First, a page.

QLD should rethink solar scheme and seniors’ rebates, says energy report

In an effort to push the electricity costs down in Queensland, a draft report by the Queensland Productivity Commission (QPC) recommends that the State Government consider an early exit of the solar bonus scheme, to cut back on power rebates for seniors and further deregulate electricity prices in Southeast Queensland.   

These recommendations were part of Electricity Pricing Inquiry Draft Report released on Wednesday. The report comes after the QPC was asked to find ways to put downward pressure on electricity prices, which have risen by 87 per cent since 2006-07.

Here’s a snapshot of the draft recommendations made by the QPC:

  • Solar bonus scheme: The Queensland Government should consider the merits of an earlier end to the Solar Bonus Scheme than the planned 2028 scheme closure

  • Deregulation of the SEQ: Deregulation of the SEQ retail electricity market should commence as planned on 1 July 2016

  • Competition in regional Queensland: A date of no later than 1 July 2019 should be considered for the implementation of a network community service obligations (CSOs) and retail competition for regional Queensland

  • Electricity concessions framework: The Queensland Government should extend eligibility for the general Electricity Rebate to recipients of the Commonwealth Government Health Care Card as soon as practicable and remove access to the general Electricity Rebate for Queensland Seniors Card holders.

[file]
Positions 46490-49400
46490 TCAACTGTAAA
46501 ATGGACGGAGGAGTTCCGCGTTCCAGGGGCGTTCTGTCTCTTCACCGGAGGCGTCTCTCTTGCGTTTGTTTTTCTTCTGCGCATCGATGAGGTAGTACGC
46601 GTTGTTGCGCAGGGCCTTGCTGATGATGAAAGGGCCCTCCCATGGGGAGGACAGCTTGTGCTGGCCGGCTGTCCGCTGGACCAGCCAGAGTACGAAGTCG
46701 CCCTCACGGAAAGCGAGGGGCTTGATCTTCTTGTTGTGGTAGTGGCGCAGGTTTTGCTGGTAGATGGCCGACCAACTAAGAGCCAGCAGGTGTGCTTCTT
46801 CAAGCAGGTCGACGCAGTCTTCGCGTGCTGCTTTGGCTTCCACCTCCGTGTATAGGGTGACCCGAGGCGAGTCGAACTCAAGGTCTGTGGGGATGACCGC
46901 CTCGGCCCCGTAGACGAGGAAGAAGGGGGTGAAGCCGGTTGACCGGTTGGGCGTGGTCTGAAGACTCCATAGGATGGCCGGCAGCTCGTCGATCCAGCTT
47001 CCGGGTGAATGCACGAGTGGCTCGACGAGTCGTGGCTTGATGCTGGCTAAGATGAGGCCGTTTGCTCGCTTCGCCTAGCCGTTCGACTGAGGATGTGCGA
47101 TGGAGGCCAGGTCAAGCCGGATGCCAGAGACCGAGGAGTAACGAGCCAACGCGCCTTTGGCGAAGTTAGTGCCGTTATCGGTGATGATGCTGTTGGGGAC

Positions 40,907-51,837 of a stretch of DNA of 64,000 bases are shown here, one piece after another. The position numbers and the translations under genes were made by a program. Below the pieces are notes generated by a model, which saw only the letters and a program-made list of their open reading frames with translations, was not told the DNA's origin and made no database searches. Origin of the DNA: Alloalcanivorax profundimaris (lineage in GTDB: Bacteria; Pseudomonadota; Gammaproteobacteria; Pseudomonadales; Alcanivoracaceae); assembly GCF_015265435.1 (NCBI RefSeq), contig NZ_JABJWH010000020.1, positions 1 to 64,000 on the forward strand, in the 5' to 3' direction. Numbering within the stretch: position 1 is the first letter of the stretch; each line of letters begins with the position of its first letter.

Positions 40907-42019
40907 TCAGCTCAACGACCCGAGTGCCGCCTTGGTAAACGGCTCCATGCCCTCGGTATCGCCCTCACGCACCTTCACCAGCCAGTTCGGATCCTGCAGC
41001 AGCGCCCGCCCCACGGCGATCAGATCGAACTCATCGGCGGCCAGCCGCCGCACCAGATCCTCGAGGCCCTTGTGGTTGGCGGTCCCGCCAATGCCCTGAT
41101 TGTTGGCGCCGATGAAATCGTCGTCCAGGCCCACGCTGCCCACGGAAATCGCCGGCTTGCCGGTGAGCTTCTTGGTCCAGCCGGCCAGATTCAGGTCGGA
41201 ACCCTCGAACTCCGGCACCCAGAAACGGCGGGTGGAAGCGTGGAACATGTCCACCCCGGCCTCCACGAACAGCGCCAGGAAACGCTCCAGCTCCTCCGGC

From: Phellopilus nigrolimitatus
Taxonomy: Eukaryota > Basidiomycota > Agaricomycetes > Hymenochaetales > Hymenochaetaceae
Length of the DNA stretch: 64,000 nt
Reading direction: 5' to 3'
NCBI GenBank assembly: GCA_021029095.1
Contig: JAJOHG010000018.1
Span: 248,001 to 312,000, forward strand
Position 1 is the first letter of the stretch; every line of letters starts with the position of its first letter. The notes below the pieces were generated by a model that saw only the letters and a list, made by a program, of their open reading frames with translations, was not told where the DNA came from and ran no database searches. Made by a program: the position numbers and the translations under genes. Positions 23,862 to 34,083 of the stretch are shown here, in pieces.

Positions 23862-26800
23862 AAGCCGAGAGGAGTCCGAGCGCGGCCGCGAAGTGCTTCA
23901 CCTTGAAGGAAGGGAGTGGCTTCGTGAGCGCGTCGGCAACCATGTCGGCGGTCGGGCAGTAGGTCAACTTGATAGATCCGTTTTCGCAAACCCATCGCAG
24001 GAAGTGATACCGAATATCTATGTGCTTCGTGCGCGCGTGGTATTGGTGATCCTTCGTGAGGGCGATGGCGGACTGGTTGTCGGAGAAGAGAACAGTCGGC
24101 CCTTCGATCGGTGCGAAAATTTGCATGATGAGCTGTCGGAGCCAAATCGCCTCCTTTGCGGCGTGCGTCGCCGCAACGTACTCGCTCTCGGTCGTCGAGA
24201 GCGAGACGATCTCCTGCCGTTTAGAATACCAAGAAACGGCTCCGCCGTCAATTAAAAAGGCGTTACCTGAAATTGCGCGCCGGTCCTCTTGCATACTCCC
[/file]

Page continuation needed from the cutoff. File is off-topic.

Some of the recommendations however have already been ruled out by the QLD government. For instance, Queensland Treasurer Curtis Pitt said that the State Government would not make any changes to the feed-in tariff, reported abc.net.au.

Mr Pitt also reaffirmed the Government's commitment to a 50 per cent Renewable Energy Target (RET) by 2030.

"As a Government, we have to be leading the way, so we are going to be sticking with our commitment," he said.

But, according to The Advertiser, the government remained open to the commission's suggestion that an annual rebate of $320.97 be taken away from Queensland Seniors Card holders.

The draft report suggests that the QSC is not means-tested, which means that anyone over the age of 65, regardless of income (and need) can access the electricity rebate.

While the government is yet to take a decision on deregulating the energy market in SEQ, if you live in the suburbs of Brisbane, the Gold Coast or other areas of Queensland where there is a deregulated energy market, you can take advantage of Mozo’s electricity comparison tool to find a plan that can save you money on your power bill.

In fact, according to Mozo’s calculations, the average electricity bill for a 3 people household in the 4000 postcodes of Brisbane is $439 per quarter, whereas the cheapest plan costs $410. This could lead to an easy annual saving of $116 simply by switching your plan.


Compare Energy

Find energy plans available in your area in just seconds.